Is Modi-Jaishankar’s ‘Love’ For Afghans All Talk & No Action?

For the Left:

India doesn’t need speed breakers. Modi govt right to help automobile, telecom


Mystery Lake (Arunachal Pradesh) – Have you been intrigued by the Bermuda triangle? If yes, the Lake of No Return in Arunachal Pradesh will interest you. The water body, which lies between India and Myanmar is over 1.8 km in length and 0.4 km in width. But, you shouldn’t underestimate the lake. Folklore has it that those who visited this mystery lake never made it back. Legends dating back to World War II say that many allied aircrafts crash-landed into the lake mysteriously. But many people claim these are mere concoctions of imagination to lure tourism to the region. True or not, it’s a good story to tell.

Job Promises (Uttarakhand) – As elections are coming up in Uttarakhand, one party has announced to take up a 70-day yatra promising jobs. If you haven’t already found out which party we are talking about, it is the Aam Aadmi Party. AAP has six employment guarantee schemes up its sleeves. They are planning to go on this yatra to connect to locals and look into opportunities for further job avenues. Among the many promises, AAP pledges to give jobs to every household and ₹5,000 stipend to unemployed youth until they get a job. Government jobs and reservations for locals are also part of the poll promise. Only time can tell us what is to happen in Uttarakhand.

Expert Advice (Telangana) – The internet solves most of our career-related doubts. But what about small farmers who don’t have access to the right expert advice? To solve these woes of farmers, the Telangana government has signed an agreement with an agri-insurtech venture called Wingsure. The company will use artificial intelligence and deep technology to offer crop insurance products. Once the tech company provides solutions, the IT department and Agriculture department will ensure that the advice is implemented by the farmers. A reputed university is also roped in to give expert advice on how to mitigate risks specific to crops, climate change, etc. Such meaningful efforts will definitely improve the plight of farmers.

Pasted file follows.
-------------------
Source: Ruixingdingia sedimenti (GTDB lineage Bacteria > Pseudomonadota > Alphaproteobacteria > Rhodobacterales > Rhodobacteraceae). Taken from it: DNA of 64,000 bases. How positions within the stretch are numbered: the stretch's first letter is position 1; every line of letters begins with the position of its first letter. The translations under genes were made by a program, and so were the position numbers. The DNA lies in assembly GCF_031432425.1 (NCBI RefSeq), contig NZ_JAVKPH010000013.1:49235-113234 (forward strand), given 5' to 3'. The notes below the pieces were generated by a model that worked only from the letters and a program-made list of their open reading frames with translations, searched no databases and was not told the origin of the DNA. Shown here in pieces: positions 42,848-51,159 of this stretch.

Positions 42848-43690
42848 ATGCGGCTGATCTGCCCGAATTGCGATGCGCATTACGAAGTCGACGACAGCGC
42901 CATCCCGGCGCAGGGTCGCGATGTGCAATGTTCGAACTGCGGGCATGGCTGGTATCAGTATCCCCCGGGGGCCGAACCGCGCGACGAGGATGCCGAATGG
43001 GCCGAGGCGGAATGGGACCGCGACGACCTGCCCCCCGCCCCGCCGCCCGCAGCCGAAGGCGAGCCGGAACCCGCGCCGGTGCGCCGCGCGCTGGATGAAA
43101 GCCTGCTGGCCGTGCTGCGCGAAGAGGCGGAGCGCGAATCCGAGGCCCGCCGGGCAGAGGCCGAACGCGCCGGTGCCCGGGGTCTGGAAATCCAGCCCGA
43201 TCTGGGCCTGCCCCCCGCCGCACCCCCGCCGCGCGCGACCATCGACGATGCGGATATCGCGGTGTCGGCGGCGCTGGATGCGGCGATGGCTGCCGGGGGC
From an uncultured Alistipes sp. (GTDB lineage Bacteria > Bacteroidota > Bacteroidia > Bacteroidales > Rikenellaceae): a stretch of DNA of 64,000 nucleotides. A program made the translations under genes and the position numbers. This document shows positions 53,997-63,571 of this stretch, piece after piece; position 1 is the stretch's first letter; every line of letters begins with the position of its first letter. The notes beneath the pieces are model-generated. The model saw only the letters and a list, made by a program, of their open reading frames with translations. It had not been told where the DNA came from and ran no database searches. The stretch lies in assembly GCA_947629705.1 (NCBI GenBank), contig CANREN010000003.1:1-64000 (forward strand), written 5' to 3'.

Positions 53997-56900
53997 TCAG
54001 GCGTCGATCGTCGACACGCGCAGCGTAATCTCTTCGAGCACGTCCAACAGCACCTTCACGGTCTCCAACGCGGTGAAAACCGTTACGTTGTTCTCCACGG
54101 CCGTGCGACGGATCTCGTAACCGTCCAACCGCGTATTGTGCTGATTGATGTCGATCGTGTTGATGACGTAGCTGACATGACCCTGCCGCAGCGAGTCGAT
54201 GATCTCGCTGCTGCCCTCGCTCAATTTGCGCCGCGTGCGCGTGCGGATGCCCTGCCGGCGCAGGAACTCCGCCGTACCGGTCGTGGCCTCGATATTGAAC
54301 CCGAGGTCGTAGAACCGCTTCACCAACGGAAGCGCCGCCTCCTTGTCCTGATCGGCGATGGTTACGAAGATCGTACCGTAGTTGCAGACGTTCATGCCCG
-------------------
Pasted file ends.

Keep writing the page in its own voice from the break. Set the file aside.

Iconic Scholarship (Jharkhand) – We often say the youth of today is the future of tomorrow. The Jharkhand government wanted to prove their commitment in building a bright future. So they have rolled out a unique scholarship scheme called the ‘Marang Gomke Jaipal Singh Munda Overseas Scholarship’. Named after a tribal icon from Jharkhand, the state extends an exclusive scholarship to six tribal students who aspire to pursue higher education in the UK. By way of this scholarship, the state government yearns to empower the tribal community as well as promote the young talents to study in renowned universities. This scholarship will take care of the student’s tuition fees, living, journey and other expenses. This is indeed a very thoughtful initiative.

Strict Measures (Maharashtra)Road rules are meant to be broken, right? No. Follow the traffic rules and drive safely, else you might have to go to court. Tired of troublesome motorists who don’t pay the fine, Nashik’s traffic police have sent out an SMS to all offenders. The message reads that they must pay the fine by September 24, else they will have to reach the Lok Adalat on September 25. They have been warned that the message will act as a court notice and therefore, it is in their own interest to settle the fine ASAP. What can we say, if 22,507 motorists don’t pay their fines, the police have to take a strict measure.


14.3 lakhUsers lost by Vodafone India in July, reveal recent reports from TRAI. During the same period, Reliance Jio added 65.1 lakh customers and Bharti Airtel gained 19.42 lakh subscribers.